Years ago I knew a guy who kept a log that
recorded every time he bought gas plus the
mile market when he'd need to refill. That's
because his gas gauge had long ago stopped
functioning. Hence what's new is old given
I now solve similar information gaps a la
cyber phenomena. Thus all too frequently
an overwhelming feeling hits via modern
technology. Yet for reasons beyond rational
thought we old folks can't seem to connect
the dots. How did idiots such as we evolve
into obsolete relics of the past? Or are we
simply victims of planned obsolescence?

Out of service
Recently we got a call from the lovely lady
who rents our condo. Sadly her microwave
was on the fritz. Said news was surprising
given it seemed like we had replaced just
a few years ago. Post further consideration
we realized that meant a decade ago at least.
Upon consultation with a repair professional
we were advised it was better to purchase a
new oven than bother to repair the old one.
The very idea which seems wasteful at best.
Especially given Frank's childhood fridge
is still chilling down in the basement at the
old homestead. Seventy years later that is...

Do it yourself
What's new grows old all too quickly. And
while I appreciate the latest gadget as much
as the next guy, I find endless "upgrades"
exasperating. If only we could return to the
days when things were built to last. Tried
and true resources that never let us down.
I'm confident that just like our not so old
microwave, my value to the world at large
will soon be considered over. It's been said
that with age comes wisdom. Thus have we
reached a point where it's time to stop trying
to fix what can't be fixed or upgraded? And
just maybe be able stop and finally RELAX?

Monday, October 15, 2018


Love song
It's funny how music strikes a chord.
Personally I find the song "You Must
Love Me" from Evita (talk about gay)
rather evocative. The melody, lyrics,
and specifically Madonna's rendition
resonate deeply within me. Click here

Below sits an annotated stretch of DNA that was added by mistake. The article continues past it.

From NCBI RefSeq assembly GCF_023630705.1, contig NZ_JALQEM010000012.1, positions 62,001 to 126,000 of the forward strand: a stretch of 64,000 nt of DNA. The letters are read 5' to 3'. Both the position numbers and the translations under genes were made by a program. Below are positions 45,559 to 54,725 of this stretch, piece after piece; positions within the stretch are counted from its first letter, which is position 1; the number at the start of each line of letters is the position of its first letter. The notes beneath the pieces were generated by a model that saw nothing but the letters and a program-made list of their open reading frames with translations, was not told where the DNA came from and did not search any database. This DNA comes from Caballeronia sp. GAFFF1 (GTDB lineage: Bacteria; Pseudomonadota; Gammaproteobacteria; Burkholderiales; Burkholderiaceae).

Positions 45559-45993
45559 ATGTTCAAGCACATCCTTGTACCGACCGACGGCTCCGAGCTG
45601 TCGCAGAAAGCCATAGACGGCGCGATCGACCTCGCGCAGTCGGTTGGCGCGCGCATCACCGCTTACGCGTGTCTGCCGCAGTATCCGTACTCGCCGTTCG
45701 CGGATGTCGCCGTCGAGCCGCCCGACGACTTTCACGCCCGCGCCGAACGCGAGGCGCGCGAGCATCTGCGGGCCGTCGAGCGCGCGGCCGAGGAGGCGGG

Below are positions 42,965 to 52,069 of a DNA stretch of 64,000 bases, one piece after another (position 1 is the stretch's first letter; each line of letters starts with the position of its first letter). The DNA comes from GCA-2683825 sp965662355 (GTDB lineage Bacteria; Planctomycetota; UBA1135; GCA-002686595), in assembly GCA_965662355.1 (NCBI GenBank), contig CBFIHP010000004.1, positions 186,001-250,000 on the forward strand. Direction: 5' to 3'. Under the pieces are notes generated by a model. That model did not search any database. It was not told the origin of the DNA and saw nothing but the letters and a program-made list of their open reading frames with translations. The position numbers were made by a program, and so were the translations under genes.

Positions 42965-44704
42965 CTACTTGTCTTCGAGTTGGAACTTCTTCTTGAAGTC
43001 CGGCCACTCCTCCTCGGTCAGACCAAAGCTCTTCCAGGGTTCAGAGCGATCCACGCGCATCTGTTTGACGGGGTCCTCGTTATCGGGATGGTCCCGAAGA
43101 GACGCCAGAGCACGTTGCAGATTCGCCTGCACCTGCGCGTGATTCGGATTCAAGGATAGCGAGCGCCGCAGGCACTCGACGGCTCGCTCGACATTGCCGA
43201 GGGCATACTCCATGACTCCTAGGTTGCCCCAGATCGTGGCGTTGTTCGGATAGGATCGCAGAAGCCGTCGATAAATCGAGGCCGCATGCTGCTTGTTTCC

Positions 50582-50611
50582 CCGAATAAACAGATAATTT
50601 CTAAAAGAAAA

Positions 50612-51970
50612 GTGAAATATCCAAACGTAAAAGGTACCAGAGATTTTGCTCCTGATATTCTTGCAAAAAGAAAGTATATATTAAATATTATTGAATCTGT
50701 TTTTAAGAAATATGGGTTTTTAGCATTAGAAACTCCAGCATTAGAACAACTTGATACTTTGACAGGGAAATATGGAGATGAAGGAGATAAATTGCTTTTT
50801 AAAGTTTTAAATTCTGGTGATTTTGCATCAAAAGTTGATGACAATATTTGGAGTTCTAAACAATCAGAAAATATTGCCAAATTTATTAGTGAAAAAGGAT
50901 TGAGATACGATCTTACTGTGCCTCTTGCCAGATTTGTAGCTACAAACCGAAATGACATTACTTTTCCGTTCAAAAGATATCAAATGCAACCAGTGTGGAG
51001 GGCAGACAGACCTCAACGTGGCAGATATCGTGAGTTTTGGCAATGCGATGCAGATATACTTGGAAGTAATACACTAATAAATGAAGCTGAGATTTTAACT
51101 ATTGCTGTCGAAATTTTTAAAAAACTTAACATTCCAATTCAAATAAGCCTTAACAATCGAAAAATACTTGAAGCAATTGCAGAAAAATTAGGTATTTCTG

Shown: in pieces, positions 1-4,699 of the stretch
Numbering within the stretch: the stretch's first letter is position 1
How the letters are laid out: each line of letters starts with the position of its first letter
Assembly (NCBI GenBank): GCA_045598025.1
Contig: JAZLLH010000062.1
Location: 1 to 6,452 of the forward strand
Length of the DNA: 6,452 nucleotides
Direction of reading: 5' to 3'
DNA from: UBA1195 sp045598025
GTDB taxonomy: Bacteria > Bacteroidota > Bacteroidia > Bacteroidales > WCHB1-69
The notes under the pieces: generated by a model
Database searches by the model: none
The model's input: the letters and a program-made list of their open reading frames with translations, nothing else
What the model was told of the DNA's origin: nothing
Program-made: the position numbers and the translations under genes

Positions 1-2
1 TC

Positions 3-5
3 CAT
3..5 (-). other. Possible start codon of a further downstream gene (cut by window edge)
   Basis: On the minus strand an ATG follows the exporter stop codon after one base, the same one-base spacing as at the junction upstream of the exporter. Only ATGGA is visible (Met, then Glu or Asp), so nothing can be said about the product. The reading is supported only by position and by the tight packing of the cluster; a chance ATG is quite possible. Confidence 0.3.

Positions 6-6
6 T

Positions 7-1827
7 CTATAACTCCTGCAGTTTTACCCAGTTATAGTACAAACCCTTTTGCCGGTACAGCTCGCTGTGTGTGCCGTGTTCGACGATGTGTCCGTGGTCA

to listen...  NOW STOP. At this point
I'm certain some of you are beyond
incredulous at the idea that I somehow
find this aged diva relevant. Thus most
of my dear readers are eager to ask -
What does Madonna have to do with
Montana?! The answer... follows...
Doing what comes naturally
Let me explain. Initially I spent my life
doing what was expected and in theory
"right". My choices were driven by a
dire need for acceptance and approval
of others. Only to find that they really
didn't care all that much. That lesson
taught me that each of us must do what
is right for us. Living for others never
works. It hurts all involved. Hence my
challenge has been - can Greg be Greg
and live in rural Montana? The answer
to which is a resounding yes. The only
question being how long can this last?!
Lack of depth perception
Not everybody fits in therefore I'm not
alone. Wallis, the Duchess of Windsor
HATED being "stuck" in the Bahamas
during WWII. She didn't care that the
world was LIVID given she'd stolen the
heart (and throne) of King Edward VII.
As far as Wallis was concerned it didn't
matter nor that many worried that Adolf
Hitler was her buddy. Her only concern
was that her silver, china, linens, were
hidden in storage behind enemy lines in
France. What could be more shallow?!
Yet what's important to some may not...
From here to there 
You see, it's easy to get your priorities
screwed up.  Unless you're willing to
shift your focus from flippant foolery
to empowering transformation - one
can easily be bitter. Millicent Rogers
had it all. Filthy rich AND beautiful -
she wasn't happy. In the mid 1940's
she came upon a small adobe in the
New Mexican desert. There in Taos
she found her groove and went on to
become a champion for indigenous
people's art, history, and rights. Only
to die too early. Well before her time.
Mountain standard time 
I relate much more to Millicent
than Wallis. You see, I believe
we each control our own destiny.
Everybody makes choices. And
nothing can change the course of
one's life more than ill conceived
notions. The key to happiness is
making the decision that's right
for you and no one else.  In the
end other's opinions don't matter.
Hence every day that I look at the
Judith mountains I know I'm in
the right place... for me. WOW!
Back to the future
The older I get the more I respect the
power of my "gut". That deep, inner
voice never steers me wrong. I know
that ultimately living one's truth is the
secret to success. Sounds easy - but
it's hard to stop and listen to what your
soul is saying. One must allow for the
time and space to enable destiny to
happen naturally. Everybody can find
their personal Montana - discover the
place where it's easiest to be true to
yourself. Where is your paradise?
More important - are you there yet?

Sunday, October 14, 2018

7th Day Surprise: Dance-a-thon


Sometimes music moves one in mysterious ways.
And while it's been suggested the I'm "rhythm blind"
there are times when even I like to
get down and boogie!
So whether it's the box step, twist, or the hustle...